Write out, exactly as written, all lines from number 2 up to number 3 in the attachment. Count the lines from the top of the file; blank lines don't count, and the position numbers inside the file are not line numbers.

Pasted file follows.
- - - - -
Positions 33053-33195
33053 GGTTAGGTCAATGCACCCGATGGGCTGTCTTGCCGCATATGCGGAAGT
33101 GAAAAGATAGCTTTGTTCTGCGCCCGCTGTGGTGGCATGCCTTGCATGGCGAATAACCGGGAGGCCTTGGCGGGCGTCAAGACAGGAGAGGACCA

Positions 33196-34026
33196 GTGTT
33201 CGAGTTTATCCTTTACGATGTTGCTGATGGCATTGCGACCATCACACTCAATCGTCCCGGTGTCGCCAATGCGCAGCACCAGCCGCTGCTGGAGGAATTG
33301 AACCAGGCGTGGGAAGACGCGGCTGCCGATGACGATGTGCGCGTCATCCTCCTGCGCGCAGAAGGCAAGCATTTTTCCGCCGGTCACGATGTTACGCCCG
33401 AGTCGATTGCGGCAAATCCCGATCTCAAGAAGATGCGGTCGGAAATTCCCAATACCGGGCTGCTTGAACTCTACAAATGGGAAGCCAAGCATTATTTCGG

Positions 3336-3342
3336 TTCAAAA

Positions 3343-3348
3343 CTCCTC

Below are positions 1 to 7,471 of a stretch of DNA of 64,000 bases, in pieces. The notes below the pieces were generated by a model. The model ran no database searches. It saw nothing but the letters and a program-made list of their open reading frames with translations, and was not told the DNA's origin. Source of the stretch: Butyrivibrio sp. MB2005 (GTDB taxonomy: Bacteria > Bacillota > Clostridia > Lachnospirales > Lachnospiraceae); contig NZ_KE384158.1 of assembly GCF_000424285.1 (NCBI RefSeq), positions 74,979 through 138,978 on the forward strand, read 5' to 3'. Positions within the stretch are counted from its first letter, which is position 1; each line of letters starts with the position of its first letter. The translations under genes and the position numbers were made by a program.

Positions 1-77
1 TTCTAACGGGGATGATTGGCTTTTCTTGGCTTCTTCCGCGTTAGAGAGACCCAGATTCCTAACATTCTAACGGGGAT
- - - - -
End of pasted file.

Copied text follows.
33053 GGTTAGGTCAATGCACCCGATGGGCTGTCTTGCCGCATATGCGGAAGT
33101 GAAAAGATAGCTTTGTTCTGCGCCCGCTGTGGTGGCATGCCTTGCATGGCGAATAACCGGGAGGCCTTGGCGGGCGTCAAGACAGGAGAGGACCA